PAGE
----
Loggerhead sea turtle

Loggerhead Sea Turtles

Turtle Tracks

There are only seven species of sea turtles worldwide, and six are listed as threatened or endangered in the United States. Of these seven species, the most common in North Carolina is the loggerhead sea turtle. Only loggerhead, green, and leather-back sea turtles lay their eggs on North Carolina beaches. However, Emerald Isle and Atlantic Beach are very well known for being the home of the loggerhead sea turtle.

When a mother loggerhead sea turtle is ready to lay her eggs, she will migrate to the shore. In ocean waters close to the Emerald Isle and Atlantic Beach nesting sands, females will mate with one or more males, and roughly one month later are ready to lay their eggs. Females nest several times in a single season, but will only nest every second or third year. These mothers generally emerge from the ocean at night to lay their eggs as a way to avoid daytime predators and the hot summer sun. Once she is on the beach, she may take an hour or more to carefully dig her nest approximately 18 inches deep in the sand. Each time they nest, the mother loggerheads lay upwards of 100 leathery eggs in this hole, cover them with sand, and then return to the ocean, leaving the eggs to incubate on the beach. After about two months, the baby turtles will start to make their way into the world. The hatchlings will emerge from the nest and scramble to the ocean where they remain for about 15 to 30 years to then return to our Crystal Coast and lay eggs of their own.

Sea turtles can live to be over 50 years old; however, they have a very low survival rate. Only about one in 1,000 babies will live to have hatchlings of their own. Many sea turtle populations are declining. The existing seven species face different dangers, both on our Emerald Isle and Atlantic Beach nesting areas and in the ocean. Some of the threats this endangered species encounters in North Carolina include but are not limited to:

  1. Development and heavy traffic on beaches (that’s us!) that can disturb adults or destroy incubating eggs.
  2. Indirect capture by our fishermen in nets, which can lead to injury or death.
  3. Accidental collisions with our boaters’ vessels.
  4. Beach clean-up and re-nourishment activities that can uncover or compact sea turtle nests.
  5. Our litter! General ocean pollution hurts these beautiful creatures when they return to the crystal blue waters of our coast.

Heavy Beach Traffic


Our Beautiful Ocean – Please Do Not Litter

Nesting and Hatching

Emerald Isle & Atlantic Beach host a Sea Turtle Protection Program with over 100 volunteers! They help to locate and protect the nest sites and help the babies return to the surf. They walk the entire Emerald Isle (12.5 mi) and Atlantic Beach (4.5 mi)shores early every morning during this season searching for evidence of sea turtles coming ashore during the night to lay her eggs.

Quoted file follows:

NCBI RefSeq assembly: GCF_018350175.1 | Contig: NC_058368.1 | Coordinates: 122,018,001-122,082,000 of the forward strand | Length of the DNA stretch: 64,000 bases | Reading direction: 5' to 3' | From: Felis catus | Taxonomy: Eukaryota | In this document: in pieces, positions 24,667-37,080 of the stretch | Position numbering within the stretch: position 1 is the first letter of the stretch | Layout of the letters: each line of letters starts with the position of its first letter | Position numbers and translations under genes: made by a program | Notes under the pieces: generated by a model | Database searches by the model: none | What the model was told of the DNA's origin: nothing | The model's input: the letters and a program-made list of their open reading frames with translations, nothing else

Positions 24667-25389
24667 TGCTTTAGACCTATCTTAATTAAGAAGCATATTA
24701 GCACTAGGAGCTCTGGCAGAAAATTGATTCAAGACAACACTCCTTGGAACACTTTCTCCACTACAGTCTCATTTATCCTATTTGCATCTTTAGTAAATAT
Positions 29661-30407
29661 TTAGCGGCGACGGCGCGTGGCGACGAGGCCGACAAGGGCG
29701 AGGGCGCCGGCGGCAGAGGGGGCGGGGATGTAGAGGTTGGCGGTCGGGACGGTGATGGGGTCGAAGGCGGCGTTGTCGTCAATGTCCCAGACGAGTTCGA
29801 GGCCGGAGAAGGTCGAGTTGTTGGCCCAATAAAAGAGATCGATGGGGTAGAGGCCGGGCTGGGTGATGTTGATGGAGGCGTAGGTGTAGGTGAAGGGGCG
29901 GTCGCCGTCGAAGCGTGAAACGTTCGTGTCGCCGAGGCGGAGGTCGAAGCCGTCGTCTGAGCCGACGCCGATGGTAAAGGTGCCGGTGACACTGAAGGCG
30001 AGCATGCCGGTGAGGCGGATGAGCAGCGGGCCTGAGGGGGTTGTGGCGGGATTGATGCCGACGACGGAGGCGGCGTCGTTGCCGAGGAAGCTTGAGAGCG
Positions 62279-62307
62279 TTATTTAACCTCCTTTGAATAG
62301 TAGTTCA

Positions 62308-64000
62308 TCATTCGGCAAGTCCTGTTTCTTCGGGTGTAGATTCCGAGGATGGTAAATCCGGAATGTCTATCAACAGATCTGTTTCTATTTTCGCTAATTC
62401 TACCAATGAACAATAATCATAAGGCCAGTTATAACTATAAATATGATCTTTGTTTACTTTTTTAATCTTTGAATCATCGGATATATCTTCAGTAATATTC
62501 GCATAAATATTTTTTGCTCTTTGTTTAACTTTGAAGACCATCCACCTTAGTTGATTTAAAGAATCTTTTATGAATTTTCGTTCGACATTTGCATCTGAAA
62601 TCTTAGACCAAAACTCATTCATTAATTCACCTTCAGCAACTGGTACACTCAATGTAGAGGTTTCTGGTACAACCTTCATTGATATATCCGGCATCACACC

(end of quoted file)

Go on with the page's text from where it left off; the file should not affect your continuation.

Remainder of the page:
Biologists and volunteers mark and observe nests. The nest sites are marked off by flagging tape and a large yellow post with the nest number on it. Because these are a threatened and endangered species, the Program is not permitted to advertise the exact locations of nests nor the dates of hatching. However, the stakes and flagging are clearly visible along the beach – just look back towards the dunes, but don’t go too close!

Look Towards the Dunes – You May See a Marked Sea Turtle Nest! But, don’t go too close!

Around the time of hatching, volunteers dig a trench about two feet wide to help guide the baby sea turtles to the ocean. Please do not disturb these trenching areas – these trenches will help guide the hatchlings toward the ocean if the volunteers are not there to help. No one knows the exact time the babies will come out of the nest, so once the trench has been dug, the volunteers will start sitting at the nest from dusk to midnight.

Once they are ready and the area is cool and quiet, the nest will start to “boil” – the sand will look like a boiling pot of water! The baby loggerheads will come up from under the sand, generally in a group. They will venture down to our crystal waters and learn to swim with the current, be a good navigator, be well traveled, and most importantly – age gracefully.

The volunteers do not touch the hatchlings – they just guide them to the ocean. These newborn sea turtles will go towards the brightest thing they see – they are guided to the ocean at night by the glistening light of the moon shining onto the surface of the crashing, foaming waves.

What You Can Do To Help

REMOVE all tents, toys, and beach gear overnight!

FILL IN ALL HOLES that you, your children, and even your dogs may dig – mother turtles can get stuck AND people at night can be seriously injured!

KEEP OUTSIDE LIGHTS OFF AT NIGHT – they disturb nesting mother turtles and distract hatching baby turtles toward the light but away from the ocean which is where they need to go!

Please STAY BACK AT LEAST 30 FEET. NO FLASHLIGHTS OR FLASH PHOTOGRAPHY … If you see a nesting or hatching sea turtle please STAY QUIET, sit down, and enjoy the show! You are witnessing something amazing happening!

PICK UP TRASH, especially plastic bags – turtles think that they are jellyfish which is their main food source and eat them and get sick!

CALL THE POLICE at (252) 354-2021 [Emerald Isle] or (252) 726-2523 [Atlantic Beach] if you see a nesting or hatching turtle or anyone disturbing a marked turtle nest area!

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